• I Desired Dragons with a Profound Desire: a Selection of the Finest Fantasy!
      • 22 Apr 2019
      • Wellington City Libraries News Blog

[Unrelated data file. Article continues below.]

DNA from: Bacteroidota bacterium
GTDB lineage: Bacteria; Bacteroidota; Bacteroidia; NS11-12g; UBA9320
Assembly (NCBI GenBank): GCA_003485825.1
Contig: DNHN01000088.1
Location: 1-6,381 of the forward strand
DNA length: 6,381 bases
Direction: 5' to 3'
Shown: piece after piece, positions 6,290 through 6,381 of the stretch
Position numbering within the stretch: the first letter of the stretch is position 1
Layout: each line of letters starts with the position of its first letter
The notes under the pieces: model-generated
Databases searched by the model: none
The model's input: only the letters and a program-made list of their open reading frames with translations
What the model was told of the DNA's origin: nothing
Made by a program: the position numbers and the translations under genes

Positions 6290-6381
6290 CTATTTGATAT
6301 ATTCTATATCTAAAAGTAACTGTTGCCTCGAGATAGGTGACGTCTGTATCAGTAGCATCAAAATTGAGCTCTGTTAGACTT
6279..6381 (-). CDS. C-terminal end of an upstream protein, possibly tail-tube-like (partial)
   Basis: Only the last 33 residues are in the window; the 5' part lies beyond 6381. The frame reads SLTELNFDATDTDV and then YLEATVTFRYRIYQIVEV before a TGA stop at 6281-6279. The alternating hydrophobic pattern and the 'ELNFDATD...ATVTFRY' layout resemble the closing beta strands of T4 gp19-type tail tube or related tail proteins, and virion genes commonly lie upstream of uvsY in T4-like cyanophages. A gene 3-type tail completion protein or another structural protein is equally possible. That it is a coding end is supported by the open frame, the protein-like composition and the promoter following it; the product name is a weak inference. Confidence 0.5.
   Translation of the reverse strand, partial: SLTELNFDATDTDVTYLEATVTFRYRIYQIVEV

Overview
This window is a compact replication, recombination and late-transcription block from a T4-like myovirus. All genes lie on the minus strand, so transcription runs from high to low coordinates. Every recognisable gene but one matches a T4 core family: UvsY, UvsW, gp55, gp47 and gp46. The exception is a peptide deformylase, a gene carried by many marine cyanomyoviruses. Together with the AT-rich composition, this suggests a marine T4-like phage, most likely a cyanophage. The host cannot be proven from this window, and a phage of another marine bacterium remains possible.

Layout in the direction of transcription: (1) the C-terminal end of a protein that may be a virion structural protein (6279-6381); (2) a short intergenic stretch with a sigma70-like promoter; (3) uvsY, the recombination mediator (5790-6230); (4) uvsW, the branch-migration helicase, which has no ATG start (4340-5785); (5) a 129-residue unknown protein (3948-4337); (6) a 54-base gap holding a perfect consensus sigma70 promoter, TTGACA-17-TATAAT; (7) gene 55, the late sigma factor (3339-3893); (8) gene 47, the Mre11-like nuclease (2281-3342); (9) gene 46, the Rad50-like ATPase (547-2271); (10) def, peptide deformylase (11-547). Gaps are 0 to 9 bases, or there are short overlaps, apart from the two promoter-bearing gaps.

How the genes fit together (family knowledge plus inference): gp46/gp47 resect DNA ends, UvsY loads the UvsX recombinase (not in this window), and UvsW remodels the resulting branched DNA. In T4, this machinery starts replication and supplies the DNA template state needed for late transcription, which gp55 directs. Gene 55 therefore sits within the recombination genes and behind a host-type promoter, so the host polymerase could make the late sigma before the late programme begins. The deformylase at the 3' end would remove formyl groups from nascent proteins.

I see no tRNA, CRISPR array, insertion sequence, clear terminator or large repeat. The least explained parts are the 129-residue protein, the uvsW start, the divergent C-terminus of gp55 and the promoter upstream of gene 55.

• I desired dragons with a profound desire. Of course, I in my timid body did not wish to have them in the neighborhood. But the world that contained even the imagination of Fáfnir was richer and more beautiful, at whatever the cost of peril. — J. R. R. Tolkien For this month’s showcase we are pointing our spotlight at one of the most popular and enduring genres of them all: fantasy! It’s a huge genre, with crossover works and sub-genres such as comic fantasy, contemporary fantasy, dark fantasy, fairytale fantasy, fantasy of manners, heroic fantasy, high fantasy, historical fantasy, low fantasy, magical realism, mythic fiction fantasy, romantic fantasy, superhero fantasy, sword and sorcery, urban fantasy and weird fantasy, so by necessity this showcase only features a few of our favourite authors and novels. Even into the 21st century, fantasy as a genre has not only endured but thrived, creating some of the century’s most beloved works in literature, film and art. Some of the world’s most popular authors and titles are also encompassed by this genre, including J.R.R. Tolkien, J.K. Rowling, George R.R. Martin and C.S.Lewis. Enjoy! The Princess Bride, William Goldman (ebook) (print) Anyone who lived through the 1980s may find it impossible—inconceivable, even—to equate The Princess Bride with anything other than the sweet, celluloid romance of Westley and Buttercup, but the film is only a fraction of the ingenious storytelling you’ll find in these pages. Rich in character and satire, the novel is set in 1941 and framed cleverly as an “abridged” retelling of a centuries-old tale set in the fabled country of Florin that’s home to “Beasts of all natures and descriptions. Pain. Death. Brave men. Coward men. Strongest men. Chases. Escapes. Lies. Truths. Passions.” (Overdrive description) A Game of Thrones, George R.R. Martin (ebook) (print) A Game of Thrones is the first volume in the series. Summers span decades. Winter can last a lifetime. And the struggle for the Iron Throne has begun. As Warden of the north, Lord Eddard Stark counts it a curse when King Robert bestows on him the office of the Hand. His honour weighs him down at court where a true man does what he will, not what he must … and a dead enemy is a thing of beauty. The old gods have no power in the south, Stark’s family is split and there is treachery at court. Worse, the vengeance-mad heir of the deposed Dragon King has grown to maturity in exile in the Free Cities. He claims the Iron Throne. (Overdrive description) The Fellowship of the Ring, J. R. R. Tolkien (ebook) (print) Continuing the story begun in The Hobbit, this is the first part of Tolkien’s epic masterpiece, The Lord of the Rings, featuring the definitive text and a detailed map of Middle-earth. J.R.R. Tolkien’s great work of imaginative fiction has been labelled both a heroic romance and a classic fantasy fiction. By turns comic and homely, epic and diabolic, the narrative moves through countless changes of scene and character in an imaginary world which is totally convincing in its detail. (Overdrive description) Dragonflight, Anne McCaffrey (ebook) The men who rode the dragons were a breed apart. Chosen when the dragons were first hatched, they became soulmates for life with the huge, magnificent beasts they controlled – the green, blue, brown and bronzes – beautiful – terrible – the only creatures who could defend the planet Pern from the blood-red star. But without the Queen, the dragons would become extinct. Only the gigantic, golden Queen could breed the new flights. And the Queen was fading . . . dying. Dragonflight is the first book in Anne McCaffrey’s world-famous Chronicles of Pern and has been in print since its first publication in hardcover 30 years ago. (adapted from Overdrive description) The Poppy War, R.F. Kuang (ebook) When Rin aced the Keju – the test to find the most talented students in the Empire – it was a shock to everyone: to the test officials, who couldn’t believe a war orphan from Rooster Province could pass without cheating; to Rin’s guardians, who had hoped to get rich by marrying her off; and to Rin herself, who realized she was finally free from a life of servitude. That she got into Sinegard – the most elite military school in Nikan – was even more surprising. But surprises aren’t always good. Because being a dark-skinned peasant girl from the south is not an easy thing at Sinegard. (Overdrive description) The Colour of Magic, Terry Pratchett (ebook) Somhere on the frontier between thought and reality exists the Discworld, a parallel time and place which might sound and smell very much like our own, but which looks completely different. Particularly as it’s carried though space on the back of a giant turtle (sex unknown). It plays by different rules. But then, some things are the same everywhere. The Disc’s very existence is about to be threatened by a strange new blight: the world’s first tourist, upon whose survival rests the peace and prosperity of the land. Unfortunately, the person charged with maintaining that survival in the face of robbers, mercenaries and, well, Death, is a spectacularly inept wizard. The gunslinger / King, Stephen In a desolate reality, on that mirrors our own in frightening ways, a lone and haunting figure known only as Roland makes his way across the endless sands in pursuit of a sinister, dark-robed mystery of a man. Roland is the last of his kind, a “gunslinger” charged with protecting whatever goodness and light remains in his world–a world that “moved on” as they say…and the only way he can possibly hope to save everything is to first outwit and confront this man in black, then make him divulge his many arcane secrets. For despite the countless miles he’s already traversed, Roland knows these will merely be his initial steps on his spellbinding and soul-shattering quest to locate the mystical nexus of all worlds, all universes: the Dark Tower….” (Catalogue) Assassin’s Apprentice, Robin Hobb (ebook) The kingdom of the Six Duchies is on the brink of civil war when news breaks that the crown prince has fathered a bastard son and is shamed into abdication. The child’s name is Fitz, and his is despised. Raised in the castle stables, only the company of the king’s fool, the ragged children of the lower city and his unusual affinity with animals provide Fitz with any comfort. To be useful to the crown, Fitz is trained as an assassin; and to use the traditional magic of the Farseer family. But his tutor, allied to another political faction, is determined to discredit, even kill him. Fitz must survive: for he may be destined to save the kingdom.